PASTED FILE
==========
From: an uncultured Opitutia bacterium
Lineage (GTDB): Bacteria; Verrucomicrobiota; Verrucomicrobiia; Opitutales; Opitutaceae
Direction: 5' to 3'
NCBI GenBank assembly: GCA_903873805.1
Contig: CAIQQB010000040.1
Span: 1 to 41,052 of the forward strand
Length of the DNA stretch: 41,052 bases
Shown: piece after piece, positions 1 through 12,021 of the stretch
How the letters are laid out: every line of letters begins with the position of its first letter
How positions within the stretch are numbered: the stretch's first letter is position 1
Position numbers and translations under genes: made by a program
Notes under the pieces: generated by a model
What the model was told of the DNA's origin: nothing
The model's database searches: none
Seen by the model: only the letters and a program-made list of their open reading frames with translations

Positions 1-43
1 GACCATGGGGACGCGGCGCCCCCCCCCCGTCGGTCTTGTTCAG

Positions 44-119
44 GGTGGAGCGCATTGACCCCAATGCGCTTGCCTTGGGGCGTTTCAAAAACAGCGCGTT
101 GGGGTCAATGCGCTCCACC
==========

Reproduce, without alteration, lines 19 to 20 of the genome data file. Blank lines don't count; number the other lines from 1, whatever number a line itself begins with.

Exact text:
44 GGTGGAGCGCATTGACCCCAATGCGCTTGCCTTGGGGCGTTTCAAAAACAGCGCGTT
101 GGGGTCAATGCGCTCCACC